With the clock ticking on the Council’s self-imposed deadline to end temporary chlorination of the water supply within 12 months, Water Supply Improvement Programme Manager Helen Beaumont provides an update on how the work is tracking.
It has been a year since the Council voted to temporarily add chlorine to the city’s drinking water supply in response to advice from the Canterbury Medical Officer of Health. Over the past few months we have made significant progress on upgrading the wells that supply our water so that we can get back to having an unchlorinated water supply.
To date we have upgraded 25 per cent of our wells – by volume of water produced – to bring them up to a standard that exceeds the present requirements. We’ve set the bar higher than required because we anticipate that more stringent standards will be introduced by the Government shortly.
Upgrading each well takes between two and six weeks and we can only work on a limited number of wells at any one time because we still to need supply water to homes and businesses. We have been running a water conservation campaign asking people to use less water so we can continue work on the wells and we really appreciate the efforts people have been making.
Our data shows average water use to date is well below the summer averages for the past two years. If that keeps up we should be able to continue with the well remediation work as planned.
By May we expect to have completed interim upgrades on 19 below-ground wells and raised another 41 wells above ground, bringing the total number of secure wells to 98. Those wells collectively provide more than 60 per cent of the city’s water supply.
If we upgrade those wells as planned, we should have a sufficient volume of unchlorinated water to supply the city over the winter months when we use about 50 per cent less water than we do in the summer.
However, even after doing this work, providing chlorine-free water to everyone in every part of the city remains a challenge.
The water supply is delivered through nine discrete zones. The Central zone is our biggest water zone and supplies water to 42 per cent of the population. It is the oldest part of the city and where we have the most wells that need to be raised above ground. There is high demand for water relative to the available capacity in this zone and, therefore, very little excess capacity. This makes it difficult to do the necessary upgrades.
To address the challenge in the Central zone, in addition to the interim upgrades on below-ground wells, we are also working to install ultra violet (UV) treatment at the Main Pump Station. The Main Pump station is the biggest supplier of water to the Central zone, and we are working with the contractor on ways that the installation can be sped up so water can be treated with UV instead of chlorine at this site.
We are also looking at whether we can transfer water across zone boundaries. There are technical challenges because of the different pressure levels in some of the zones. However, it may be possible for us to use some of the pump stations on the boundaries of the Central zone to push untreated water into that area.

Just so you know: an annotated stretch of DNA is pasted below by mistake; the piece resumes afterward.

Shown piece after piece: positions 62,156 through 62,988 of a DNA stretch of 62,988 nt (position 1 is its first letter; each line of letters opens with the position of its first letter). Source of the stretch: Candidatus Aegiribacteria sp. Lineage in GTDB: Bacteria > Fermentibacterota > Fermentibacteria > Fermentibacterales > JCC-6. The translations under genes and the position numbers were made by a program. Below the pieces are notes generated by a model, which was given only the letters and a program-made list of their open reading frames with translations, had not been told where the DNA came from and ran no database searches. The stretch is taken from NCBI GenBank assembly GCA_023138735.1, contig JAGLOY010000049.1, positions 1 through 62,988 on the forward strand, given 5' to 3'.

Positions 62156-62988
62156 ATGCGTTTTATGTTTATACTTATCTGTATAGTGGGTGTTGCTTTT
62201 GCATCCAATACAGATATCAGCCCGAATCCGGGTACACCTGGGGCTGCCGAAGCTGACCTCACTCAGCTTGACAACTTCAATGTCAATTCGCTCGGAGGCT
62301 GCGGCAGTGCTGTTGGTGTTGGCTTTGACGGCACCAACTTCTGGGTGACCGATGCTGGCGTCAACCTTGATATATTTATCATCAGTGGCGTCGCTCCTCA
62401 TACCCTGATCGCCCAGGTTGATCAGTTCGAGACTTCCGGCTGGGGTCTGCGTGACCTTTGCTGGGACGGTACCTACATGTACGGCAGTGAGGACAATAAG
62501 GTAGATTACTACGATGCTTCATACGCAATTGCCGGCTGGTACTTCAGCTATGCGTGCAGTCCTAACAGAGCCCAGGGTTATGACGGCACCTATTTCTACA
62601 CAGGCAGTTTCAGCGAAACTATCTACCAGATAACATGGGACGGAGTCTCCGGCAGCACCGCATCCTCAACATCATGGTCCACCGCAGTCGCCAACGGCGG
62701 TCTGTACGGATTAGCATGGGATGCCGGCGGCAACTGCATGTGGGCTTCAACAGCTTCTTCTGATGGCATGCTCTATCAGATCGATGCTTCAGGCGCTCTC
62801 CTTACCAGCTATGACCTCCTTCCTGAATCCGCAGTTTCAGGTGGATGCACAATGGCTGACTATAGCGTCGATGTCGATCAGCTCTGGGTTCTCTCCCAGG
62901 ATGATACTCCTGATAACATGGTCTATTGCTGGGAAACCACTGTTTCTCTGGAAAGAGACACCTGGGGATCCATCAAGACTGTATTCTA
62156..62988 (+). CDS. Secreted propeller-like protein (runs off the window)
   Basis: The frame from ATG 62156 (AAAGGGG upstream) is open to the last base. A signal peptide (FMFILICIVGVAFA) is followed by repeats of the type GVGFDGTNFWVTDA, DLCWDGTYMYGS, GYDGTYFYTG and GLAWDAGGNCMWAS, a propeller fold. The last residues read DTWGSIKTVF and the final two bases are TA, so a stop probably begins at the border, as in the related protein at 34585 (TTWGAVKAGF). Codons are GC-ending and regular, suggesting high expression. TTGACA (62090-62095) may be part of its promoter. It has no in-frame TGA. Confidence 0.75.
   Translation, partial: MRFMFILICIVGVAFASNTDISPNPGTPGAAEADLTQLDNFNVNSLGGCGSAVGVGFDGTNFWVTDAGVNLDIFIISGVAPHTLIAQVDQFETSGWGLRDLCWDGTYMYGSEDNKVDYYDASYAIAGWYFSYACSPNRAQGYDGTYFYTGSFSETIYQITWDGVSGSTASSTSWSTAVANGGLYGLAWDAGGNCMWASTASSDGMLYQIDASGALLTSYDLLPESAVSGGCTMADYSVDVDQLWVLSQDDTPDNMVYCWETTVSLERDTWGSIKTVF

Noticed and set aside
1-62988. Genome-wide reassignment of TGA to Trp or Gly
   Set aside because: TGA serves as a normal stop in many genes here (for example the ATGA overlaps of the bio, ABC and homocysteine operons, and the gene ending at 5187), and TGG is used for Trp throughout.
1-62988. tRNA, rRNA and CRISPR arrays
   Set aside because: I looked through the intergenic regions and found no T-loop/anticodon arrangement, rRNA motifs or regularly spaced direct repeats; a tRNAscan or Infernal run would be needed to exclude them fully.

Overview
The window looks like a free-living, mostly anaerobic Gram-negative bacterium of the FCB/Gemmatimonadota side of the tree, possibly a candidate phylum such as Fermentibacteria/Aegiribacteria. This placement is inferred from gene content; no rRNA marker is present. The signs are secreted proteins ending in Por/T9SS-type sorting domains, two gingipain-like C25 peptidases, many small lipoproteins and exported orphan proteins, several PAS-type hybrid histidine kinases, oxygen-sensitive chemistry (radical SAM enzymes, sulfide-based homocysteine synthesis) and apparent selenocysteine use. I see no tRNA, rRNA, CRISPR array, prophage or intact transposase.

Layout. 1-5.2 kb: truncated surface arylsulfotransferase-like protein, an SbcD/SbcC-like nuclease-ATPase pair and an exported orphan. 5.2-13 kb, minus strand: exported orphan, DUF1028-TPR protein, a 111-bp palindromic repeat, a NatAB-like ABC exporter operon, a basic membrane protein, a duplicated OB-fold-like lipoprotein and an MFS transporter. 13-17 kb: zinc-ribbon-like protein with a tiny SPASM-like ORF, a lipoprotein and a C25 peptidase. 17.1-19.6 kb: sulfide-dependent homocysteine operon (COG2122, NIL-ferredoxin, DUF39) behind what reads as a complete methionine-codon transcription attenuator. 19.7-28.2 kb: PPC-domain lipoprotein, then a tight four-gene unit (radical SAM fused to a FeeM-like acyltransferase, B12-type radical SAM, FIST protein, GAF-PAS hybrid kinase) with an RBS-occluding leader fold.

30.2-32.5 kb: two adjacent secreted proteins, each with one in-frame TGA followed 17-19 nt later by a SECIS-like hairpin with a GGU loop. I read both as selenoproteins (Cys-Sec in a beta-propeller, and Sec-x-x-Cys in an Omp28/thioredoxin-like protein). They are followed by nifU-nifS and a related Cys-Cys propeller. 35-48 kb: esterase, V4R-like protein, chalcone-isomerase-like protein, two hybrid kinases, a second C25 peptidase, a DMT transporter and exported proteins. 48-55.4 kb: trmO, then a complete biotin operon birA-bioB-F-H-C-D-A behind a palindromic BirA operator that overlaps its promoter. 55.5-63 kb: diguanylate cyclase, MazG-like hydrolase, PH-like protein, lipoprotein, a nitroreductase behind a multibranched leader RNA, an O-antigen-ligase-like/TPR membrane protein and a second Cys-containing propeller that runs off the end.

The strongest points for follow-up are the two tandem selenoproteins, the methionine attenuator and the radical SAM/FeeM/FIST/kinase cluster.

In addition, we are investigating whether we can make use of two private wells on the Metro Sports Facility site. They tap into deep aquifers and were originally drilled for a ground-source heat pump that is no longer required. They may be suitable to supply potable water to homes and businesses in the Central zone.
We are confident that seven of the nine city supply zones will be chlorine free by May this year. It is likely that that we will have sufficient water from secure wells in the Ferrymead zone, and we are doing further modelling of water supply options and looking at opportunities to fast-track works in the Central zone.
In the meantime we are also looking at how we can reduce the amount of chlorine in the water.
At the pump stations where the chlorine has two minutes to react with the water and disinfect it before it reaches the first consumer we have been able to halve the dose of chlorine.
We are now looking at whether we can re-route the water at some of the other pump stations so we can give the chlorine a longer time to do its job before it reaches the first consumer. For example, if we can send the water around the block before it reaches people’s homes, there may be other pump stations where we can also reduce the dose.
Each pump station has between one and six wells supplying it. Where some wells are remediated and some are not, we have to chlorinate all of the water unless we can isolate the wells that haven’t been remediated. We can only do that when the demand for water is low.
When there are periods of low demand we aim to only use pump stations without chlorine. It is only when absolutely necessary, as water demand rises, that we bring the chlorinated pump stations into service.
We all want the chlorine out of our water and we are working hard to ensure we can have an unchlorinated water supply as soon as possible.